Donald Trump has been blamed for creating an atmosphere in which the news media is vilified and distrusted. It’s true, but there might be a contributing factor that gets people suspicious of us. We sound weird.
Slay: People haven’t “slain” each other since they wore raiment of fine linen and had names like Ham and Hepzibah and Jehoshaphat. But journalists use the word for variation because we write about killing a lot. We also write about fires a lot, which is why we often call it a “blaze.” Sometimes a “blaze” results in a building having to be “razed,” two words never used in actual conversation.
Probe : Are we discussing doctors or little green men? If not, there is no excuse for this word.
Fingered: As in, “identified and blamed.” It’s a 1930s gangster term, now surviving in usage in newspapers — and almost nowhere else. For, um, some reason.
Arguably: Yes, this adverb does exist elsewhere. It’s all over academia, for one thing. But journalists have arrogated it to themselves in disproportionate numbers. That’s because we are forever drawing conclusions or making judgments that we know are true but that some others will likely challenge. If you write that Bob Dylan is the most influential popular musician of modern times, you will be right, but you just know that Ebenezer is going to write in indignantly about, say, Benny Goodman. But if you’ve said “arguably,” Eb is just going to have to sit there on the toilet, with his newspaper, and grumble. “Arguably” covers our butt.
Reportedly: This is a word made up by the media, also as a butt-covering device. It is the grandson of the now mainstream “allegedly.” If you say something “reportedly” happened, all it technically means is that at least one other news source has already reported it. If it is wrong, your butt is covered! This one gets abused a lot; eventually, some writer is going to be asked to defend his “reportedly” by pointing to his source, and he’ll be forced to admit that he was the one who’d reported it, just now.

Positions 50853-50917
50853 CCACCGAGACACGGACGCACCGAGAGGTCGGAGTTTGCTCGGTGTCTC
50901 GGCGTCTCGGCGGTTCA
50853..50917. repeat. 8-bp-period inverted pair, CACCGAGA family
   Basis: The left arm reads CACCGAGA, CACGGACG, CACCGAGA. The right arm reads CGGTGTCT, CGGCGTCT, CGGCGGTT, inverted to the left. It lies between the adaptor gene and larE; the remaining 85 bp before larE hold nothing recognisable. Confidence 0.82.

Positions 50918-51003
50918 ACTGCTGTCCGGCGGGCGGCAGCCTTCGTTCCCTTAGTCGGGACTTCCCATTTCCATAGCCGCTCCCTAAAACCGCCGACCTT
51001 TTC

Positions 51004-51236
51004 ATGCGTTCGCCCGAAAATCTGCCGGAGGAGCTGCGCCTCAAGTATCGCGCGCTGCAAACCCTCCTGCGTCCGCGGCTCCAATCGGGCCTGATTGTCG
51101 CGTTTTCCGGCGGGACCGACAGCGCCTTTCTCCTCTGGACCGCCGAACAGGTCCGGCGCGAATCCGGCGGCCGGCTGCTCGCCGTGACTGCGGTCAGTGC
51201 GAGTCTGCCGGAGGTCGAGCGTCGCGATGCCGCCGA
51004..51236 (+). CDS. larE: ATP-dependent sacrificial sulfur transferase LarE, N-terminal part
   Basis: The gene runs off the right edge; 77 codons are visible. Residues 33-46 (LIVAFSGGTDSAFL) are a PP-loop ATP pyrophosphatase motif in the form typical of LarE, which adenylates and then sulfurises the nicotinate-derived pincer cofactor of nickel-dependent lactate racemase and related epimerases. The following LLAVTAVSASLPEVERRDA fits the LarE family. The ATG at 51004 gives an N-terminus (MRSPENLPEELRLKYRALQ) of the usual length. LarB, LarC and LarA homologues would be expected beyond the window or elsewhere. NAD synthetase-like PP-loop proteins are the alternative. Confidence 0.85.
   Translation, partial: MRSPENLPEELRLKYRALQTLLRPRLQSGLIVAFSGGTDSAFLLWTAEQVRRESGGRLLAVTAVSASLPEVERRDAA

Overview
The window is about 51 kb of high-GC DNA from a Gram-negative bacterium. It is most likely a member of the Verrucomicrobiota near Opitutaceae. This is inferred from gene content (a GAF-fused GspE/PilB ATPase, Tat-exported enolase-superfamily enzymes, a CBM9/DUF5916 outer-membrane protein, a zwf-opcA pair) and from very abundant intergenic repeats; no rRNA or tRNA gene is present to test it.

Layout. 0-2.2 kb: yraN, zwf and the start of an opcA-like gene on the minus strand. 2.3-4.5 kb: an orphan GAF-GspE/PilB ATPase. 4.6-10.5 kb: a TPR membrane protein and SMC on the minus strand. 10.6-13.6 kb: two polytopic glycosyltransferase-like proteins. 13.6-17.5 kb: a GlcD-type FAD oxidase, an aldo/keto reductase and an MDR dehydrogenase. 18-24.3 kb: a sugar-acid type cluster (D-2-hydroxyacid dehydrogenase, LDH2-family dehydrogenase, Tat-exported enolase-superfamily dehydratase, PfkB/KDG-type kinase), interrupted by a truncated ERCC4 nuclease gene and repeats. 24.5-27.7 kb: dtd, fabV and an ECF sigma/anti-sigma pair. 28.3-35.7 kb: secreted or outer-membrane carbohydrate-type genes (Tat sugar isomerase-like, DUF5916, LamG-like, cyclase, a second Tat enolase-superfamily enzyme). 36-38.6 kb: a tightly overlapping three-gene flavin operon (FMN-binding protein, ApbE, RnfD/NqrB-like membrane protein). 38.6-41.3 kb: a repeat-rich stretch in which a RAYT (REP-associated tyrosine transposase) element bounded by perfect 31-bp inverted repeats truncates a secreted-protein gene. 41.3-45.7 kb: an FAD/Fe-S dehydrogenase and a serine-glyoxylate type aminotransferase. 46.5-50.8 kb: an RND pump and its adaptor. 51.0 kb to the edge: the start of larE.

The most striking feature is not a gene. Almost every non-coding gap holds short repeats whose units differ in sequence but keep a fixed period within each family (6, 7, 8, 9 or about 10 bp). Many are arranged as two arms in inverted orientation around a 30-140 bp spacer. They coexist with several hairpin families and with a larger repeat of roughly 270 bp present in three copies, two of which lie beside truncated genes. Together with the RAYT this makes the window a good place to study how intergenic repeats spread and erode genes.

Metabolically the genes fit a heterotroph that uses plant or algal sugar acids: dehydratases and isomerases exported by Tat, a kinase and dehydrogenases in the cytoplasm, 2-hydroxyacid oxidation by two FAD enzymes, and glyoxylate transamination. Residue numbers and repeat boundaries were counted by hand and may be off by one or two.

Slated to: Technically, if things are “slated to begin,” or “slated to be discussed,” or some such, it means they are scheduled for some time in the future, an old and mummified usage apparently dating back to the early 1800s, when public plans were often recorded on blackboards made of slate. Modified slates were widely used by schoolchildren in the United States until the 1950s, which is when “slated to” should have died out. And it did! No one uses it! Except for American newspapers, which used it more than 3,000 times in the past month alone.
Vexing: No one has found anyone or anything “vexing” since Mr. Rochester bedeviled young Jane Eyre. Still, it’s been used more than 700 times in newspapers in the past three months, almost always to describe some political imbroglio.
Imbroglio, contretemps, foofaraw, brouhaha: News is about contention and disagreement. You can’t call all of these things a “fight.” You need an arsenal of fancy synonyms, even if, to be perfectly frank, you don’t quite know exactly what they mean. (And you don’t, fellow journos. Look them up. I did. It turns out I’ve been using them slightly wrong all my life.)
Strongman: If you call a foreign leader a “dictator” or a “despot,” you seem biased and always run the risk that the guy will send agents to kill you by stabbing your tush with a needle-tipped umbrella laced with curare. But “strongman” is deceptive. It almost sounds nice, while getting the point across. Some unintelligent, bloated, egomaniacal, authoritarian leader might even take it as a compliment.
For stories, features such as Date Lab, @Work Advice and more, visit WP Magazine.
Follow the Magazine on Twitter.
Like us on Facebook.
Email us at firstname.lastname@example.org.